It is easy to catastrophise electoral outcomes. The byelection loss in Aston was bad for the Liberal Party. Very bad. However, if the messages from this electoral drubbing are heard and the wake-up call seized, then good can come of bad.
The impact of changing social and demographic trends sees the Liberal Party holding just one in five metropolitan electorates. Millennials have substituted Baby Boomers as the biggest voting demographic. Migration has turbocharged urbanisation, making our big cities even bigger. Professional women are the fastest-growing segment of the workforce.
It’s no time to be a party struggling with women, migrants, urban or younger voters. Not if you want to win. Yet there is also an opportunity for Liberals with voters less loyal and more willing to switch, if the reasons are compelling. The Liberal challenge is to make those who have turned away think again.
We must recommit to and refresh our values. The principles of liberalism are enduring, as are those of conservatism. But they must be applied in a modern context. Menzies shaped a party for the second Elizabethan era, not the Edwardian era. Today’s Liberal Party needs to address the attitudes and challenges of the mid-21st century, not the late 20th century.
The Liberal Party should stand up for all families and all that matters to them, regardless of their construct or backgrounds. I live what many would consider a traditional, conservative life: wife, two children and a mortgage. Yet among my friends I count people in complicated step-parenting arrangements, hard-working single parents and same-sex parents. So long as they love and provide for their children, contribute to society and are good friends, I love them all equally. I don’t judge them and nor do most other (or former) Liberal voters.
The perceptions of intolerance created by some hasn’t just cost the votes of those who feel judged, it has hurt the Liberal Party among all people who reject nastiness or divisiveness. We must be the party of inclusion in which all families who contribute and aspire see relevance.
Liberals have an incredible track record on job creation. This equity must be maintained, through pro-growth policies like trade liberalisation. Home ownership is a different story. Having declined for decades, a large proportion of young people now believe home ownership is beyond reach.
Reversing this decline must be a priority for a successful society, viable economy and the Liberal Party itself. This is an opportunity to re-engage with younger voters and a basis upon which to convince their parents and grandparents of economic reforms necessary to put buyer-occupiers in the pole position.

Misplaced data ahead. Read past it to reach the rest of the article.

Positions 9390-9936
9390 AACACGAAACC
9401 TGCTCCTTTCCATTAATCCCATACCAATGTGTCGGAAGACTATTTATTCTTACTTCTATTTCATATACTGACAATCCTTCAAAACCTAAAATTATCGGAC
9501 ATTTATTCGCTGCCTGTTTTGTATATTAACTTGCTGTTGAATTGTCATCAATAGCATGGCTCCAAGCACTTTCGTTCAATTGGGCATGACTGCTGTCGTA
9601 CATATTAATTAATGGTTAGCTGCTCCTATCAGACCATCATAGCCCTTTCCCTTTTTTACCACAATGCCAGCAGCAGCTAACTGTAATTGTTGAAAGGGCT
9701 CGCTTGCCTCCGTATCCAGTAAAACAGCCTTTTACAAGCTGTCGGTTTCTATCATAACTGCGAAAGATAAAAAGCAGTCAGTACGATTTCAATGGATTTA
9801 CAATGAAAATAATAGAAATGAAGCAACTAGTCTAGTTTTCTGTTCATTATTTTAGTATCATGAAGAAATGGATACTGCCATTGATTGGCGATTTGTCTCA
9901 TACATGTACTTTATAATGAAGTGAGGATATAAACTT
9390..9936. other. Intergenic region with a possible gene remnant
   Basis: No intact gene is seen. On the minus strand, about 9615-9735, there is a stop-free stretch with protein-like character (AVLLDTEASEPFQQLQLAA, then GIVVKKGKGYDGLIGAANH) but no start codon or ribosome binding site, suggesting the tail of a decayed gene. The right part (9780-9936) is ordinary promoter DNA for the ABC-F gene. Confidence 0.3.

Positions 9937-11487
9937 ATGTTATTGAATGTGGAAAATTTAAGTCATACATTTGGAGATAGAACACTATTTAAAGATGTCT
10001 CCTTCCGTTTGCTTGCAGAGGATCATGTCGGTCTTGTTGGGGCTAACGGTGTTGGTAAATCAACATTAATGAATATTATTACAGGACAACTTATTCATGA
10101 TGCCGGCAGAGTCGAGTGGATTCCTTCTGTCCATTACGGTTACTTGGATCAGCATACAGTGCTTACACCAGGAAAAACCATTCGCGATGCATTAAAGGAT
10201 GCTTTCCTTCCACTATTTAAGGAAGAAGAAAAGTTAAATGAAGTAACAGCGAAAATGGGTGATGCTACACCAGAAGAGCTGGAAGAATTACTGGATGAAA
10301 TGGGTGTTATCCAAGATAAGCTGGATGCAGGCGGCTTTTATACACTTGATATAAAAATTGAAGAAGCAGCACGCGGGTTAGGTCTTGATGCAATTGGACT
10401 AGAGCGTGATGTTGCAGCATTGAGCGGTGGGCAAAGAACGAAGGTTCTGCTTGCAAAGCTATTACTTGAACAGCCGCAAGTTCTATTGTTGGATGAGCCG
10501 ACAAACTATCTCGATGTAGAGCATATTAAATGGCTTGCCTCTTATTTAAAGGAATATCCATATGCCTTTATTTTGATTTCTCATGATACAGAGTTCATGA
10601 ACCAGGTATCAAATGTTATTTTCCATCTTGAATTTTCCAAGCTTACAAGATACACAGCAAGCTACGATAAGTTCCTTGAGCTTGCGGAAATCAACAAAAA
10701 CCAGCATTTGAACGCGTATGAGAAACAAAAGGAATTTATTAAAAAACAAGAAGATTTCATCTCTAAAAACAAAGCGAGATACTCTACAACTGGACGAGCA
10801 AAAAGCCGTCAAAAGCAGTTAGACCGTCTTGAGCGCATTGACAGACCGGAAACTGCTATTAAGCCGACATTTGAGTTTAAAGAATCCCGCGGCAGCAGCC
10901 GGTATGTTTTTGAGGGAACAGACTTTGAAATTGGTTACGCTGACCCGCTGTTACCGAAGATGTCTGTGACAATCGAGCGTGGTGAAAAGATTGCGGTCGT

As advocates of keeping government no bigger than it need be, we must be relentless in highlighting the link between the tax Australians pay and the size of government. Liberals should advocate limits to spending lest the tax required for unlimited spending stifle economic prosperity. At the core of how Liberal values deliver better opportunities and fund better services, we must champion entrepreneurialism. Liberal policy should lead Australia to grasp opportunities in modern sectors such as the gig economy, biotechnology and artificial intelligence.
Whether they are big or small companies, we should celebrate the opportunities and wealth created by business for Australia because their success turns aspirations into realities. When enterprise is attacked, so are Liberal values.
Conservative values are consistent with conserving our environment. After decades of confused messaging, the modern Liberal Party should without qualification acknowledge the need for Australia to play its role – a leading role – in conserving our planet by reducing global emissions. We cannot and should not out-green the Greens, but we should embrace both scientific evidence and mainstream opinion.
Furthermore, we should aspire to a broad political consensus on how the parties of government address climate change. From independent monetary policy to national security settings or our social safety net, Australia benefits from areas of relative bipartisanship. Although Australia’s emissions have reduced faster than many nations, the internationally complex, multi-decadal and economically risky task of emissions reduction deserves an attempt at policy consistency and bipartisanship. This would also create more space in the public debate to drive voter behaviour on other policy challenges.
The above framing of the Liberal Party’s values is far from exhaustive. For modern relevance we also need to get new people engaged, especially in candidate selection. A great shame of losing Aston is that, having preselected a talented young professional woman of Indian heritage, we then lost the seat. We need many more local versions of Roshena Campbell in winnable seats, and we should consider international models of community preselections, including “Voices Of” campaigns, to achieve that outcome.
Politics has cycles. Things will ultimately get tough for Labor. But the more fit-for-purpose the Liberal Party is, the easier it will be to make that happen. Now is no more a time for catastrophising than it is for Liberals to bury their heads in the sand; it must be a time for change and action.